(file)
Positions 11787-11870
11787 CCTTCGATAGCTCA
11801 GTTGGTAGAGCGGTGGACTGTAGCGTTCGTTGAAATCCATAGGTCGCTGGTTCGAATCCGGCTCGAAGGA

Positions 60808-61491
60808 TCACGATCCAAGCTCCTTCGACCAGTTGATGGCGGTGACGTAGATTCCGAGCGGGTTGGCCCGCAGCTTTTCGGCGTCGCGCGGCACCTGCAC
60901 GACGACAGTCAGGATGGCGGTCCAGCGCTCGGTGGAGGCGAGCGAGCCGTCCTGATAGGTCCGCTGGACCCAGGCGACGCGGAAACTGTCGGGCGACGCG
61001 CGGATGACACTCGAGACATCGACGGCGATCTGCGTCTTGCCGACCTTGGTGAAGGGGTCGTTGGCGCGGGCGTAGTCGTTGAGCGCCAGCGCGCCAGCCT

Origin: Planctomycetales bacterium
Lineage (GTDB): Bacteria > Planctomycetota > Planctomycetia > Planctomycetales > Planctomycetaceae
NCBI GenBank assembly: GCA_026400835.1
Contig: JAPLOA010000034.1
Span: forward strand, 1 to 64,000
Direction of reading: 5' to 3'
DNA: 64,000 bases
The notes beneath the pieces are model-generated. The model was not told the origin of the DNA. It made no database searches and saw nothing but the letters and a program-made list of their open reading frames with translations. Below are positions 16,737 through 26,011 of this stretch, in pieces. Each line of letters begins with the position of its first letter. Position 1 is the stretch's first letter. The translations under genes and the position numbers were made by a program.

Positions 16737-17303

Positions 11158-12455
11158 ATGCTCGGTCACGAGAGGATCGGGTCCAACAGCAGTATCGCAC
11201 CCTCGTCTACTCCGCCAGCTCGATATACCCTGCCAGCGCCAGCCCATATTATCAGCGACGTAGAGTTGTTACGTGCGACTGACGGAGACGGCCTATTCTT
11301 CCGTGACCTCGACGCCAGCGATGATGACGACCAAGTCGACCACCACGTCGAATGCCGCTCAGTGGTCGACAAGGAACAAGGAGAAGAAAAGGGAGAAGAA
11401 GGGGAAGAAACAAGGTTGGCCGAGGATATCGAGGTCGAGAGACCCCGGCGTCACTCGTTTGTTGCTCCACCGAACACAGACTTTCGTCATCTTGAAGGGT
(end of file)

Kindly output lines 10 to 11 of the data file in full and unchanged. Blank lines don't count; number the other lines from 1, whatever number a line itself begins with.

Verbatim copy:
NCBI GenBank assembly: GCA_026400835.1
Contig: JAPLOA010000034.1